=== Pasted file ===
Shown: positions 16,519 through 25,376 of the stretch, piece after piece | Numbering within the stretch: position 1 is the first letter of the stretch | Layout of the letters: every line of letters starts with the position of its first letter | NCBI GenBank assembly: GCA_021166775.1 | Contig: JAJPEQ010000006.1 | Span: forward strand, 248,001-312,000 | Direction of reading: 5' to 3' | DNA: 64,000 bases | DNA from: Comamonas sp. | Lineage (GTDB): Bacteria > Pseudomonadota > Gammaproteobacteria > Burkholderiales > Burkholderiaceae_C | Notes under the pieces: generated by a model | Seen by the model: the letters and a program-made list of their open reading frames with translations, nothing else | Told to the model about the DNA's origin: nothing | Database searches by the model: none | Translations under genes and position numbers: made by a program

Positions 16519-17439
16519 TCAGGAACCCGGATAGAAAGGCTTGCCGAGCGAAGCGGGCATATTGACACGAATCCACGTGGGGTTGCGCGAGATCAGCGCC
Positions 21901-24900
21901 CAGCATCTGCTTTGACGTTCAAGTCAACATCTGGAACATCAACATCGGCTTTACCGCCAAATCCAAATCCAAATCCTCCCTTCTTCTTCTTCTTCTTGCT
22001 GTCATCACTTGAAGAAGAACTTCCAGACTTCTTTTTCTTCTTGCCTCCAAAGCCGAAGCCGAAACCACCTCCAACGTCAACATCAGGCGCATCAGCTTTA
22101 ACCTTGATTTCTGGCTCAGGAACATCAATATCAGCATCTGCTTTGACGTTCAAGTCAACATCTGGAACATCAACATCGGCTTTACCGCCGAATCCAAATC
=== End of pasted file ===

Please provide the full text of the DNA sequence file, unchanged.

Shown: positions 16,519 through 25,376 of the stretch, piece after piece | Numbering within the stretch: position 1 is the first letter of the stretch | Layout of the letters: every line of letters starts with the position of its first letter | NCBI GenBank assembly: GCA_021166775.1 | Contig: JAJPEQ010000006.1 | Span: forward strand, 248,001-312,000 | Direction of reading: 5' to 3' | DNA: 64,000 bases | DNA from: Comamonas sp. | Lineage (GTDB): Bacteria > Pseudomonadota > Gammaproteobacteria > Burkholderiales > Burkholderiaceae_C | Notes under the pieces: generated by a model | Seen by the model: the letters and a program-made list of their open reading frames with translations, nothing else | Told to the model about the DNA's origin: nothing | Database searches by the model: none | Translations under genes and position numbers: made by a program

Positions 16519-17439
16519 TCAGGAACCCGGATAGAAAGGCTTGCCGAGCGAAGCGGGCATATTGACACGAATCCACGTGGGGTTGCGCGAGATCAGCGCC
Positions 21901-24900
21901 CAGCATCTGCTTTGACGTTCAAGTCAACATCTGGAACATCAACATCGGCTTTACCGCCAAATCCAAATCCAAATCCTCCCTTCTTCTTCTTCTTCTTGCT
22001 GTCATCACTTGAAGAAGAACTTCCAGACTTCTTTTTCTTCTTGCCTCCAAAGCCGAAGCCGAAACCACCTCCAACGTCAACATCAGGCGCATCAGCTTTA
22101 ACCTTGATTTCTGGCTCAGGAACATCAATATCAGCATCTGCTTTGACGTTCAAGTCAACATCTGGAACATCAACATCGGCTTTACCGCCGAATCCAAATC